For Austen's mature and maturing heroines, from Elinor and Marianne through Fanny and Elizabeth to Anne and Emma, love is a crowning virtue, just as marriage is a crowning reward. Faith, in education, and in themselves, as an intellectual virtue, added to a fundamental faith in God and in the Christian desire for the good, comes before--even if sometimes just before--love. This is why marriage is not ultimately the telos for these heroines....The difference between most of Austen's heroines and the heroines of sentimental romances of her time and ours is that for the majority of the latter, love is paramount, while for the former, love is both preceded by and accompanied by faith and the development of the mind.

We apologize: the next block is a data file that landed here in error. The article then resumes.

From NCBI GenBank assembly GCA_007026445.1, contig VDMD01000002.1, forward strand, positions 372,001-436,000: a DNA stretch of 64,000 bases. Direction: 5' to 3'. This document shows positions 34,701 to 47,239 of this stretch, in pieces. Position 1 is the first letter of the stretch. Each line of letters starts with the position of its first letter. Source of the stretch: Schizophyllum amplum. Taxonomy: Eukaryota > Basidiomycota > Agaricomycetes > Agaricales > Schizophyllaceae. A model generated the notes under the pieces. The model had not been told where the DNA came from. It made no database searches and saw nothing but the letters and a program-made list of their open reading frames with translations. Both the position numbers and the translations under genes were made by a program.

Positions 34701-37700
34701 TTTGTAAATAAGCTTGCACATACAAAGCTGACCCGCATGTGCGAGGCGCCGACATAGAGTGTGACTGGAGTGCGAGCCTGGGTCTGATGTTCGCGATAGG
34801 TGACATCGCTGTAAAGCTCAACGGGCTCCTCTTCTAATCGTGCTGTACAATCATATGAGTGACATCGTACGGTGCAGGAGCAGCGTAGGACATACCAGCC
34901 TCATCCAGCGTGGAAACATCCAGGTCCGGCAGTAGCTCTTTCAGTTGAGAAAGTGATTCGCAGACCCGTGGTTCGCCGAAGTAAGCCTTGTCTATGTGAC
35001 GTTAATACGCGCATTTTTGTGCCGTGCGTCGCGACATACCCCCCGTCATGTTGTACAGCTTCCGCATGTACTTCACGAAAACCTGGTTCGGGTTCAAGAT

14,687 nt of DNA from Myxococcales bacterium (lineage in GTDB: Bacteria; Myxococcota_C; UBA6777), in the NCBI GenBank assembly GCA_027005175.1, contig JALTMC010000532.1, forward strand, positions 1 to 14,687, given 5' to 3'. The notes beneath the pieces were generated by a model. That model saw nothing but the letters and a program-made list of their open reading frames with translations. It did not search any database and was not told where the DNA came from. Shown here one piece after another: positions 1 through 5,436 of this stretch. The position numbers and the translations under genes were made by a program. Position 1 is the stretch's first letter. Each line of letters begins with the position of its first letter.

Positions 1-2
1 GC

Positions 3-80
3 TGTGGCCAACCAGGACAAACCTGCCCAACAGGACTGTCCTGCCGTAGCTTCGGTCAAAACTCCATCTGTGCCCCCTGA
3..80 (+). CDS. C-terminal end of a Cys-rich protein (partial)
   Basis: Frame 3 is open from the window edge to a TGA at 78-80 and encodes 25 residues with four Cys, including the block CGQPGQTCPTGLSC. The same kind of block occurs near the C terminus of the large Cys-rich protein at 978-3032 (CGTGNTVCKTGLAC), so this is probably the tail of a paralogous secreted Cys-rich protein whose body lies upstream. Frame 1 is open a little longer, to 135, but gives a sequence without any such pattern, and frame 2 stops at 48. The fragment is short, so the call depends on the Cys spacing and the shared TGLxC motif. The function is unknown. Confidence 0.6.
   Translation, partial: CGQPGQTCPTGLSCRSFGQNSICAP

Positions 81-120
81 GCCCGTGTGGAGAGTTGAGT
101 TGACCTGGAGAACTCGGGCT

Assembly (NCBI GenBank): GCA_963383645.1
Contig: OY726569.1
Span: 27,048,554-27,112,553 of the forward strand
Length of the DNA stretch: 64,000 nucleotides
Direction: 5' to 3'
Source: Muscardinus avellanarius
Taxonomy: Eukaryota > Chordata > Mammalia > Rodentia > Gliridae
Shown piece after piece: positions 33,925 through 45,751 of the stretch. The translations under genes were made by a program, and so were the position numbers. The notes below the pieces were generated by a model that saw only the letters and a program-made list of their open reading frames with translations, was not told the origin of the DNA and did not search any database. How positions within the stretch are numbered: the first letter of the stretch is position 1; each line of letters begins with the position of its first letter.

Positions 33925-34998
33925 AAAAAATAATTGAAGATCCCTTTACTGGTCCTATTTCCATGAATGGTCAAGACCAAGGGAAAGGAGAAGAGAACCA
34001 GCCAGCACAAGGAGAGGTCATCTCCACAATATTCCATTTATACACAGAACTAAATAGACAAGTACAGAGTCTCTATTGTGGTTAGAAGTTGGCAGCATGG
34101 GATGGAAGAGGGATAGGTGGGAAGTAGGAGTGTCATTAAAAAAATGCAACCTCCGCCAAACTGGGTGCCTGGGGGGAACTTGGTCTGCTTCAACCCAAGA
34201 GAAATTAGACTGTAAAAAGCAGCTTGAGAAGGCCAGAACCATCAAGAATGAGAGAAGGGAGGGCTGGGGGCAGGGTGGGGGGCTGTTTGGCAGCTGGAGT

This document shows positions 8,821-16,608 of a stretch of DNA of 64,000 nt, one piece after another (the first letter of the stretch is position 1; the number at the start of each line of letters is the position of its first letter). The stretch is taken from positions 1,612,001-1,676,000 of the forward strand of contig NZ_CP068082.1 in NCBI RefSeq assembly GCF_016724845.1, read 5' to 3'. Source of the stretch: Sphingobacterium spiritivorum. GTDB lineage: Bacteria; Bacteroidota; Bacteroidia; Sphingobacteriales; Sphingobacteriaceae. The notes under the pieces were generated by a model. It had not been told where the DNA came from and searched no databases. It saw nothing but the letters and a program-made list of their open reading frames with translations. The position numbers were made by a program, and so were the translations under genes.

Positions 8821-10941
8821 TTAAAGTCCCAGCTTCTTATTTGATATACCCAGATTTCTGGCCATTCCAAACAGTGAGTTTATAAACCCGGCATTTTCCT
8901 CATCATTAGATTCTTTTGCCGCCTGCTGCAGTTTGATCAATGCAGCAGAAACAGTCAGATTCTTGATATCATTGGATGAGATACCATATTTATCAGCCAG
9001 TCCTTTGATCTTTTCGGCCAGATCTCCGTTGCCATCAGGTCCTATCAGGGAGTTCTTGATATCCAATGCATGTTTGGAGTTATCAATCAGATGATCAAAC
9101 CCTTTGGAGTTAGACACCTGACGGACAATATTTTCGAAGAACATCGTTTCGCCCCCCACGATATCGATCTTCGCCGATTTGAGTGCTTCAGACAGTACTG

Sarah Emsley, Jane Austen's Philosophy of the Virtues, p. 33. And, indeed, it is notable how intellectual the typical development of the Austen heroine is, and the fact that (good) marriage seems to be so consistently linked with moral education in her stories. (This is as true for the Austen heroes as for the heroines -- I think even in the most apparently unbalanced case, that of Catherine Moreland and Henry Tilney, where Tilney has all of the obvious experience, culture, and background education, there are plenty of indications of the importance of mutual moral education.) It is also true that, despite the importance of marriage to every single story, it is always quite clear that marriage is a reward, not the point.